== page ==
The Japanese government will step up its efforts to call on China and other countries to abolish their import restrictions imposed on Japanese agricultural and food products after the accident at Tokyo Electric Power Co.’s Fukushima Daiichi nuclear power plant. The Japanese and Chinese governments will start discussions toward the resumption of imports ahead of Prime Minister Shinzo Abe’s scheduled visit to China in October. Tokyo has already begun taking measures by utilizing social networking services in a bid to dispel groundless rumors about radioactive contamination of Japanese food products.
China has banned imports of agricultural and food products from Fukushima and nine other Japanese prefectures since the 2011 nuclear accident. It also requires vegetable and fruit exporters of other prefectures to submit a certificate issued by the Japanese government attesting that the products’ radiation levels are below guidelines. But the two governments have been failing to reach an agreement on the content of inspection, forcing China to practically suspend imports of agricultural and food products from Japan.
Meanwhile, Hong Kong had banned imports from the prefectures of Fukushima, Ibaraki, Tochigi, Gunma, and Chiba. But in July, it lifted the ban on vegetables and fruits imported from the four prefectures except for Fukushima, saying, “It has been scientifically proven that the risk is extremely low.” Producers of pears and frozen strawberries in Tochigi and Chiba prefectures have resumed exports. An official of the economy division at the Tochigi prefectural government says, “We hope to resume exporting to China as well.”
Amid that situation, Tokyo and Beijing agreed during a summit in May to establish a “joint expert group” to deal with the import restrictions imposed on Japanese food products after the nuclear disaster. A diplomatic source says the two sides are preparing to hold a first meeting ahead of Abe’s visit to China scheduled this autumn. China is the third largest export destination for Japanese agricultural and food products in 2017 with the export value of 100.7 billion yen, following Hong Kong and the U.S., to which Japan exported worth 187.7 billion yen and 111.5 billion yen, respectively. A Japanese government source says, “China’s lifting of the ban will have a significant impact in terms of trade volume and in the political aspect.” The Japanese government will urge China to swiftly resume imports, against the backdrop of Hong Kong’s lifting of the import ban.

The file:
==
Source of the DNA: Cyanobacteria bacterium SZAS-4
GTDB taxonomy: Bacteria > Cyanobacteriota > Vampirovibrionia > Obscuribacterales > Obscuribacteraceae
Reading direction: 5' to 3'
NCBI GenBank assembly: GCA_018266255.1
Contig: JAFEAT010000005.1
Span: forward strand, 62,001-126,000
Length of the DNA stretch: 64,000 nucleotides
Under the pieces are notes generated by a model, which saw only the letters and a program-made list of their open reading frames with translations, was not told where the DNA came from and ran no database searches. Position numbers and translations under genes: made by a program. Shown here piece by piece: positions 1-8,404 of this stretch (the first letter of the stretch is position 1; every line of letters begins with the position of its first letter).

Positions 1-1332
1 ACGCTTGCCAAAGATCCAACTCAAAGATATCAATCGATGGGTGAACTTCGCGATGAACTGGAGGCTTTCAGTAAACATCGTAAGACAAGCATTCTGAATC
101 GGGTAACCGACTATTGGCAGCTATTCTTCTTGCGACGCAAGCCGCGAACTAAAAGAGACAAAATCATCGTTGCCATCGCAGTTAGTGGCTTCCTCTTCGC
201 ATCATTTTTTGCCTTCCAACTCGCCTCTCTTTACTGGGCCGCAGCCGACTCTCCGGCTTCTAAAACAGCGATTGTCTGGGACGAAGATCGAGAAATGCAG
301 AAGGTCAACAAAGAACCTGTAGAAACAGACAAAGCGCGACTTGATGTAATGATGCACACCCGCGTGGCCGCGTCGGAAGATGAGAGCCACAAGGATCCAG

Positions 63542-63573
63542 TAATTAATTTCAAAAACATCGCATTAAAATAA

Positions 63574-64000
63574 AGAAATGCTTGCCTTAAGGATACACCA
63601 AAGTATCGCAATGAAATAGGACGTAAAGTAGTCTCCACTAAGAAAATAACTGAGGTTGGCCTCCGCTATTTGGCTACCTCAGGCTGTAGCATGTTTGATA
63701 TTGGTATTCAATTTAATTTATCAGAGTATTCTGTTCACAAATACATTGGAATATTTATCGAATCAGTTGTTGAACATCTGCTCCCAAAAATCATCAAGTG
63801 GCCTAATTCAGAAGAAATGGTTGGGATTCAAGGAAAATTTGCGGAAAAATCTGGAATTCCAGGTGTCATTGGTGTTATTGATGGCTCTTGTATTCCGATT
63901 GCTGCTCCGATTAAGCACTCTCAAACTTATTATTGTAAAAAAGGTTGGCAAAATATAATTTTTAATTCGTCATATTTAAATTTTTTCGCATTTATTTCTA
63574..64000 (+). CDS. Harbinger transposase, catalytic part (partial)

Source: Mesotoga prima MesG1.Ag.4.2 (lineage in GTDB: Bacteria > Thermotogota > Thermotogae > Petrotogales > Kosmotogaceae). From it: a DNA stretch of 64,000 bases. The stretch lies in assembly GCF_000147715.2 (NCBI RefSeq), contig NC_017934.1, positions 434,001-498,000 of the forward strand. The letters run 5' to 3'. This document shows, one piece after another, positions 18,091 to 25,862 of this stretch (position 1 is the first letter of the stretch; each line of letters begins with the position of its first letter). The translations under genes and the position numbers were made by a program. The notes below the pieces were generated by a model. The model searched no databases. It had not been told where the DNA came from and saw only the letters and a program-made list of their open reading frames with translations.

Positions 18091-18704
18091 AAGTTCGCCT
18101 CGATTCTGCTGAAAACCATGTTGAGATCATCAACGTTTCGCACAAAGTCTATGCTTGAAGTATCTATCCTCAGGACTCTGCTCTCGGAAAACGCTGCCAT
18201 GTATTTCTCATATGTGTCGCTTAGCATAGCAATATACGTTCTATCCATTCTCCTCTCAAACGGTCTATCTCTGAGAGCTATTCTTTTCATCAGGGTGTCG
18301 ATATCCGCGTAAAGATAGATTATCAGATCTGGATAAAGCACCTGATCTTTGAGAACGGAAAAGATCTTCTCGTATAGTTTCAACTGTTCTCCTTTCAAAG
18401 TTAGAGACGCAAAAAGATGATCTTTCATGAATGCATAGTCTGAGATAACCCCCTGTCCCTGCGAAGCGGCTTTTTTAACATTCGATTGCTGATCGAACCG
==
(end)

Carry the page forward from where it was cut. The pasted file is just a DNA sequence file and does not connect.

But Taiwan and South Korea still continue to ban imports from Japan. An official of Japan’s Ministry of Agriculture, Forestry and Fisheries says, “Both countries are Japan’s neighbors, so their consumers are highly interested.” In Taiwan, the opposition Chinese Nationalist Party, which calls for the continuation of the import restrictions, began a signature-collecting drive to call for a referendum on whether people are for or against the restrictions. Mikio Numata, chief representative of the Taipei Office of the Japan-Taiwan Exchange Association (on a par to an ambassador,) issued a statement in July, saying, “I can’t help but being disappointed.”
While Japan is having a hard time dispelling concerns about the safety of Japanese food products, “Japan National Tourism Organization (JNTO),” which is administered by the Japan Tourism Agency, invited three Chinese bloggers who are popular among young people to the Tohoku region in November last year and February this year. They enjoyed such Japanese foods as sukiyaki, sushi, and wanko soba noodles. The efforts by JNTO are aimed at letting [Chinese] consumers know the safety of Japanese foods. The bloggers, who are called “influencers” on social networking services, posted photos and comments on WeChat, a Chinese version of LINE, and Weibo, a Chinese version of Twitter. Their posts are full of such comments as: “I can’t stop eating. It’s so delicious” or “Yakiniku, sushi, and beef tongue. Everything is great!” Access to their blogs have marked 32.56 million. The focus will be on whether these efforts will lead to shaping public opinion toward dispelling unsubstantiated rumors.